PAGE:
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The GEOdetic SATellite (GEOSAT) was a dedicated US Navy military oceanographic satellite consisting of a radar altimeter designed to obtain closely spaced, precise mapping of the earth's geoid over the ocean. GEOSAT featured an altimeter designed by the John Hopkins University Applied Physics Laboratory (JHU/APL) to measure the marine gravity field as accurately as possible. The Geodetic Mission lasted from March 1985 to September 1986, but because of the importance of the mission to the U.S. Navy, the first 18 months were classified and unavailable to the public.

The Navy declassified the first set of Geosat data in 1990 that covered a doughnut-shaped area of ocean that surrounds Antarctica between 60 and 72 degrees south latitude. In 1992, the U.S. Navy declassified all Geodetic Mission (GM) radar altimeter data acquired by the Geosat satellite over oceanic regions south of 30o South. The Geosat data for the entire global sea surface was declassified in July, 1995.

geosat_map Following the Primary Mission, the Exact Repeat Mission was initiated in November 1986 to produce more accurate sea surface profiles with a modified orbit. The new orbit had a repeat groundtrack period of 17.05 days. Since the groundtrack for the ERM was very close to the SEASAT altimeter data tracks, the new data is unclassified. An arrangement was made with the National Ocean Service of NOAA to obtain the classified GEOSAT geophysical data records (GDR) providing wind, wave and sea-level products and made available to the user community. NASA obtained GEOSAT data for extensive waveform modeling and ice sheet research.

Under Agreement with the U.S. Navy, NOAA/National Ocean Service produced the ERM Geophysical Data Records (GDR's) which is distributed by the NODC. GEOSAT is supplying the research community with the first long-term global observations of sea level, wind speed, wave height, and ice topography.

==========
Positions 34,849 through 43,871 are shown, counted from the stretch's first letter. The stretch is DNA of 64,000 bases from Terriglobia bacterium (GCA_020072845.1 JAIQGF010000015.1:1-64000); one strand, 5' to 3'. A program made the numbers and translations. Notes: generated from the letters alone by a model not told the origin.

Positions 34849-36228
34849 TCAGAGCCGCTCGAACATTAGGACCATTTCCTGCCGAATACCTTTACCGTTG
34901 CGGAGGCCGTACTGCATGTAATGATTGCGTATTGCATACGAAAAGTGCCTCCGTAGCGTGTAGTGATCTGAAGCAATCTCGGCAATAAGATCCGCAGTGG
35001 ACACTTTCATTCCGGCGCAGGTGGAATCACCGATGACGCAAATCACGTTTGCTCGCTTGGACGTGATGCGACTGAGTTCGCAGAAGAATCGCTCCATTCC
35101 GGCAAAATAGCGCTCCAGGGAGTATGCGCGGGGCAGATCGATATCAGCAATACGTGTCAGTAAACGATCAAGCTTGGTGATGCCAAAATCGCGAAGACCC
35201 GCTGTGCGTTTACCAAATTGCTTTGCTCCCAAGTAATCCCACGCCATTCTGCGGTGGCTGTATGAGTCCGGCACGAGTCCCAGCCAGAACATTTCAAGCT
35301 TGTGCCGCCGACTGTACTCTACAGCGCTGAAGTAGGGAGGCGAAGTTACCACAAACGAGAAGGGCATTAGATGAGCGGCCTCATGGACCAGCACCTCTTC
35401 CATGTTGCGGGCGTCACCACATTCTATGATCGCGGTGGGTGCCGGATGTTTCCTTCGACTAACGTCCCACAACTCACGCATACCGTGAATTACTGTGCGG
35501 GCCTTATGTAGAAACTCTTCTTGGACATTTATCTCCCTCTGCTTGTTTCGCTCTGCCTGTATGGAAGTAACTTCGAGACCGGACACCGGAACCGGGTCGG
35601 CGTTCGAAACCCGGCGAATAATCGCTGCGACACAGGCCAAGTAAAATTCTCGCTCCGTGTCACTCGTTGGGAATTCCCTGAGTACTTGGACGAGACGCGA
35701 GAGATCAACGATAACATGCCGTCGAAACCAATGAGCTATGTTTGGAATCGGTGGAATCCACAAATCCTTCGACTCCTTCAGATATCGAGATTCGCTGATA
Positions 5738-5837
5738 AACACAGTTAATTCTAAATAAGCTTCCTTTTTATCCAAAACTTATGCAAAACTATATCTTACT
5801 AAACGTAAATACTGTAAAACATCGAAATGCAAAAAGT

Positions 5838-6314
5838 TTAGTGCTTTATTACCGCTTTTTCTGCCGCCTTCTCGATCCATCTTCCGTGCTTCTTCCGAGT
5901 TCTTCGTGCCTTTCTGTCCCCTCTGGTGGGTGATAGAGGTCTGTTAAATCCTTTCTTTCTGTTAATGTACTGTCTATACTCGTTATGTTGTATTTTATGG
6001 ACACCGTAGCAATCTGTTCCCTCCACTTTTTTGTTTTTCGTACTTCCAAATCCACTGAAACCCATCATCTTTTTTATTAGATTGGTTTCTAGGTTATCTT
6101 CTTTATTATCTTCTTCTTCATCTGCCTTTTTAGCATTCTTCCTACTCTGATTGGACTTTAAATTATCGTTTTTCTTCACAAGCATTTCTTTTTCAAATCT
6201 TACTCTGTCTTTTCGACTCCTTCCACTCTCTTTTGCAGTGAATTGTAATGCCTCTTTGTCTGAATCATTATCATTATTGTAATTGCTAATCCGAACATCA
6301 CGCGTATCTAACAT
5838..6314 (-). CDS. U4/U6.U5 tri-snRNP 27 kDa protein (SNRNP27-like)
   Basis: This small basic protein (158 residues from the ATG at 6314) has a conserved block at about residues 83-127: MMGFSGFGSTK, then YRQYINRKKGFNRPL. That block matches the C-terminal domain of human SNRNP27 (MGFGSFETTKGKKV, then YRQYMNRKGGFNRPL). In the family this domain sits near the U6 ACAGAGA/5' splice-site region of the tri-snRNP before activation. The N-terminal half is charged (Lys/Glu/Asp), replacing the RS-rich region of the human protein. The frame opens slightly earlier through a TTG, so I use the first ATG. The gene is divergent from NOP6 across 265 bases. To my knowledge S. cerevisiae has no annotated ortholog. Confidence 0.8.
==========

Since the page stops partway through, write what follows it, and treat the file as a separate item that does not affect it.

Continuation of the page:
The GEOSAT mission was originally managed by the Office of Naval Research (ONR). During the development phase, the program responsibility was transferred to the Naval Electronics Systems Command, now called the Space and Naval Warfare Systems Command (SPAWAR) in Washington, D.C. The Applied Physics Laboratory (APL) was the prime contractor for the spacecraft and radar altimeter and performed spacecraft command and control operations and collected the satellite data. The data was distributed to the Naval Surface Weapons Center (NSWC), the Naval Ocean Research and Development Activity (NORDA), and NOAA.

The basic structure of the GEOSAT is similar to the GEOS-3 satellite. The design consists of a conical structure below the core for the structural attachment of the velocity control system. The GEOSAT attitude control subsystem was designed to point the radar altimeter to within 1 degree of nadir 98 percent of the time. The system components were a 20-foot scissors boom with 100-pound end mass, redundant momentum wheels for roll and yaw stiffness, and pitch and roll attitude control thrusters. Attitude sensing was provided through the use of three digital sun-attitude detectors and a three-axis vector magnetometer. Spacecraft command was accomplished via a VHF uplink from the APL ground station. The telemetry subsystem consisted of two S-band transmitters, two tape recorders, and two encryption units. The GEOSAT was equipped with two Odetics dual-track high-density tape recorders that independently recorded the 10.205 kbps telemetry stream and played it back at 833 kbps for transmission to the ground. The GEOSAT also included redundant Doppler beacons for continuous tracking by a network of ground stations within the Defense Mapping Agency (DMA) and for a source of accurate timing to the radar altimeter and the telemetry subsystem. A C-band transponder was also included on GEOSAT.

        Launch Date and Time :  1985-03-12
        Apogee (km or AU):      814.
        Perigee (km or AU):     757.
        Inclination (degree) :  108.1


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Page last modified: 21-07-2011 13:04:35 ZULU